COMMODITY CAPERS: As the country rapidly edges towards the next Federal election, the Association of Mining and Exploration Companies (AMEC) AMEC has compiled a wish list for whichever side of politics holds the reigns.
AMEC has basically provided a manifesto of what the next government should think about doing for the mining industry, so it can address the challenges it meets through increased mineral exploration activity (both greenfield and brownfield) and the cost of doing business in Australia.
“We are calling on the current Government and the Labor Party to commit to the several proactive and achievable recommendations contained in the Platform which are aimed at increasing exploration activity and reducing the cost of doing business,” AMEC chief executive officer Warren Pearce said.
The long-term health of the Australian mining industry has long been overlooked by successive governments who have failed to realise the difficulties faced by those companies operating on the smaller end of the spectrum.
The big end of mining town is acknowledged for its survival as it increases its overall mineral production, however, this is primarily based on greater exploitation of known reserves not new discoveries.
Although lobby groups such as AMEC continue to rattle the exploration chain, the truth is that Australia’s rate of mineral discovery is falling despite the fact there remains incredible prospects for further mineral discovery across the continent.
The equation is simple enough, without new discovery, Australia’s current production levels will begin to decrease, as existing mines exhaust their reserves and close.
New mines are needed to sustain current production levels just as new mine developments are needed to deliver increased employment and an economic dividend for the country.
“We need to be taking action now to increase greenfield minerals exploration for the benefit of future generations of Australians, and critical Government revenue streams,” Pearce continued.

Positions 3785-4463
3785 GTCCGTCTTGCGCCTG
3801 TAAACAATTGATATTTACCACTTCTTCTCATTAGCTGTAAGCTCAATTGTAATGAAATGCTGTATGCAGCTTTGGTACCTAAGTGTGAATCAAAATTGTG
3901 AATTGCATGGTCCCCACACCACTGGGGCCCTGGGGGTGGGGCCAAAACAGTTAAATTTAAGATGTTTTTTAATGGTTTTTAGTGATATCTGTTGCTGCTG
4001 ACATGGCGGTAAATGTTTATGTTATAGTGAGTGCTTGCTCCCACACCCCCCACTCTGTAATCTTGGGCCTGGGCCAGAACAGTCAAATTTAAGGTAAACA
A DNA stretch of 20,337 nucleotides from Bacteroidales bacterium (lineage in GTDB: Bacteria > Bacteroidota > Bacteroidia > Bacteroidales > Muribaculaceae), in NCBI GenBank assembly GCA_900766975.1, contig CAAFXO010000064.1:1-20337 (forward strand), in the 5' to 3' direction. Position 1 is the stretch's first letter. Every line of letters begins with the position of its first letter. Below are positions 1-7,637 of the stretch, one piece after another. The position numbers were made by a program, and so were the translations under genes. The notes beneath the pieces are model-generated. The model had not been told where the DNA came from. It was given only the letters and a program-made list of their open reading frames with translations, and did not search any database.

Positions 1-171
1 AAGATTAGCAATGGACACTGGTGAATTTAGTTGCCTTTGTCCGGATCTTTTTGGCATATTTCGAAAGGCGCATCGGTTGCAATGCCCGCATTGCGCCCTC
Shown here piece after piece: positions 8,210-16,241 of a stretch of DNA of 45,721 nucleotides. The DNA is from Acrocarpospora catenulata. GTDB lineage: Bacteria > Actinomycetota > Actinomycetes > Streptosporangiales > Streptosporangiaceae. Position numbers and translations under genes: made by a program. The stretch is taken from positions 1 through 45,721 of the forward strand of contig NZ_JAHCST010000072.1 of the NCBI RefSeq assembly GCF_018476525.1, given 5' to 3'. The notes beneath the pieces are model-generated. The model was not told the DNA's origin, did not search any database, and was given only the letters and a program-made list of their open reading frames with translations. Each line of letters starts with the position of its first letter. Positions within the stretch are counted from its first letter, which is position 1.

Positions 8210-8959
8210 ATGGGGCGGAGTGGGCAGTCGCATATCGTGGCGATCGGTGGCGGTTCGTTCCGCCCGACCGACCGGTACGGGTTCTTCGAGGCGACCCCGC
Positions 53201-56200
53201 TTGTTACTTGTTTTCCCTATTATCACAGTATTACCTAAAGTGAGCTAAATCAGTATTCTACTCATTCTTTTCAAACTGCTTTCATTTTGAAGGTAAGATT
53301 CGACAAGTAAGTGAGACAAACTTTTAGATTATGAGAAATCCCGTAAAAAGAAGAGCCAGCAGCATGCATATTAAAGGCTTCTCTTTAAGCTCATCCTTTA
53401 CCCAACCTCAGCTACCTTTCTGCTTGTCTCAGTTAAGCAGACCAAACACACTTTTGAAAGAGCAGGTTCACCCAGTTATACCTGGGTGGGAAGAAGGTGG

“Research has shown that it takes on average around 13 years to go from discovery to production.
The big miners mine, but they don’t explore, basically exploration is outsourced to the juniors who punch way above their respective weight divisions.
Instead exploration investment by larger companies is usually spent on identifying developments within an existing reserve, leaving small companies to undertake the exploration and then swop in to purchase such an asset that suits its infrastructure needs when a resource is discovered or proven.
In this way, the existing market serves up new opportunities to large established companies, who consequently do not need to take the risk of greenfields exploration to reap the reward.
However, even this is now being challenged, with very few promising acquisitions available.
The high-risks involved in greenfields exploration makes it unattractive for private investment, which is understandable given roughly only 1 in 100 greenfields exploration projects ends up being a discovery that results in a working mine.
Larger Australian mining companies tend to operate established long-life projects making investment in ‘greenfields’ exploration extremely rare.
Australia’s level of discovery is dropping, and consequently its ability to develop new mines has significantly reduced.
AMEC hopes to see this trend dramatically changed.
“We will continue to work closely with the Government and the Opposition to discuss what needs be done for Australia to grow its mining and mineral exploration industry,” Pearce said.
“This recognises that a successful, sustainable and robust mining and mineral exploration sector creates jobs and economic and social dividends for the community and should be a priority for our political leaders.”
To read AMEC’s Federal Policy Platform FOLLOW THIS LINK